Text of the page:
The following is an excerpt from an article posted in the APnews.com in April 2019:
“During a recent naturalization ceremony, former President George W. Bush, a former Texas governor as well, described immigration as “a blessing and a strength.”
Given the recent policies and practices surrounding immigration that have become increasingly familiar in recent years — family separations, a Muslim travel ban, limits on refugee admissions, deportation of nonviolent immigrants — it’s understandable if one might feel otherwise.
However, Islamic Relief USA, which recently participated with our close friends from the Jewish refugee organization HIAS in a discussion about immigration, concurs with the former president’s sentiments.
What often gets lost or overshadowed in the discussion about this perennially emotional subject are the economic blessings and strengths immigrants provide to so many communities, industries and service sectors in the United States.
A report called “Immigration and American Jobs,” which was produced by the conservative American Enterprise Institute and the business coalition group Partnership for a New American Economy, concluded that immigrants pay more in taxes than their families receive in federal benefits from welfare, Supplemental Nutritional Assistance Program (SNAP(, Medicaid or unemployment.
One area where immigrants’ taxes are particularly crucial is in Social Security. With some analyses projecting that it will pay out more money in benefits than it takes in through revenues, it’s essential to have more workers on documented payrolls. Immigration would be that blessing/solution. In 2012, undocumented workers paid $12 billion more in payroll taxes than they received in benefits.
In San Antonio, the city’s 290,000-plus immigrants had a combined income of more than $6 billion in 2016, according to a study by the New American Society. The city’s immigrants paid some $1.5 billion in taxes that year, of which $500 million went toward state and local taxes and $1 billion to the federal government. Collectively, they possessed more than $5 billion in spending power.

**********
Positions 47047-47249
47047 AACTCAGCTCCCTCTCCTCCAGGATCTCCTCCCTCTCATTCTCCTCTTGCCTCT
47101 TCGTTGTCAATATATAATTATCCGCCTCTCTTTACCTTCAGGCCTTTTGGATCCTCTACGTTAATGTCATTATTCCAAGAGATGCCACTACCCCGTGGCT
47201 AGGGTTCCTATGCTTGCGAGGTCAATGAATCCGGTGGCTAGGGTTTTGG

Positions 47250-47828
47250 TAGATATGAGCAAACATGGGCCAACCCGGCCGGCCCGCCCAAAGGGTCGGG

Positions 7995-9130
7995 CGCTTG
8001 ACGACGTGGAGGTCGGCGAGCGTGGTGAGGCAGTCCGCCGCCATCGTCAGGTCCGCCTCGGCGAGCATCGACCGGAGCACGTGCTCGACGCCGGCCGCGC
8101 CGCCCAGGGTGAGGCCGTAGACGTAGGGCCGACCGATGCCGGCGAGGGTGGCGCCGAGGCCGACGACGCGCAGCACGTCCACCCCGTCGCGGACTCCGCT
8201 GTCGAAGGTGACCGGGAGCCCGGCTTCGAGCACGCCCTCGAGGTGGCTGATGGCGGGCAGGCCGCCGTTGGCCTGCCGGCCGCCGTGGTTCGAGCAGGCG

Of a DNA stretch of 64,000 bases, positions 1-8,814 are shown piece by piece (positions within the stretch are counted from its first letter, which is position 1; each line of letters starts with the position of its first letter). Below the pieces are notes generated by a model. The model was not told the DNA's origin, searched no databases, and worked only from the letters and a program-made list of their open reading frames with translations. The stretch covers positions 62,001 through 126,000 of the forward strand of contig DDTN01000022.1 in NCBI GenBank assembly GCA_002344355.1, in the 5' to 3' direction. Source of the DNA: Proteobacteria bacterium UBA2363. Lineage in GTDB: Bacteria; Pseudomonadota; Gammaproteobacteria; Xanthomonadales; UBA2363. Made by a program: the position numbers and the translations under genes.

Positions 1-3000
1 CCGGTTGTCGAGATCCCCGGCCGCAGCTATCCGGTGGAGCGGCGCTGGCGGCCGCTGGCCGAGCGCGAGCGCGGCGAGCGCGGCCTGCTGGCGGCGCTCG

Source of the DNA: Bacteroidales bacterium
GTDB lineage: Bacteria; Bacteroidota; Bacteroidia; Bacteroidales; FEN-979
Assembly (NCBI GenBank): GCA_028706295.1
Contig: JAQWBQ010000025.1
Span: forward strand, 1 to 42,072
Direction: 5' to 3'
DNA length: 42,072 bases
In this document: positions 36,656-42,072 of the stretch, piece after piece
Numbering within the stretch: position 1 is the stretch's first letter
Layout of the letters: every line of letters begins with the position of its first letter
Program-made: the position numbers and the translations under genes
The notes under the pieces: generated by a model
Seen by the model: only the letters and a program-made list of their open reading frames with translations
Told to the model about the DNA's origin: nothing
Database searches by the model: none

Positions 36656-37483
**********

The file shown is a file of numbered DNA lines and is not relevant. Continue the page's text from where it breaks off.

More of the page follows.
Perhaps the biggest gripe directed against immigrants is that they siphon jobs from U.S.-born workers. Again, the studies counter that belief with a finding that’s much more palatable and worthy of replication. Instead of competing with U.S.-born workers for certain jobs, immigrants tend to complement their colleagues’ occupations. As the joint report stated, “the foreign-born can have different skills and education than U.S. natives and therefore tend to work in different jobs.” And, the U.S. Chamber of Commerce, concluded in a myth-fact sheet that immigration “does not negatively impact American workers without college degrees.”
The cultural differences can help foster creativity in the form of job creation. The Hamilton Project research project found that immigrants are 30 percent more likely to form new businesses than U.S.-born residents. Also, the National Academies of Sciences, Engineering and Medicine found that the average immigrant-owned business hires 11 employees. If the number of potential undocumented immigrant entrepreneurs, estimated to be 470,000, were able to operate their businesses in the formal economy, they could potentially create as many as 5.2 million new jobs.
Despite the positive benefits, recent events and statements paint a disheartening picture.
We learned recently that the Department of Health and Human Services plans to expand bed capacity at its temporary shelter for unaccompanied alien children in Homestead, Fla., later this month. As the issue concerning the possible closing of the Southern border continues, we encourage policymakers to take these facts into consideration.
Instead of adding more beds to holding facilities, we need to come up with real solutions.
Anwar Khan is the president of Islamic Relief USA, a nonprofit humanitarian and advocacy organization that works on alleviating poverty in more than 40 countries. The organization has offices in Texas.”
Read the full post on apnews.com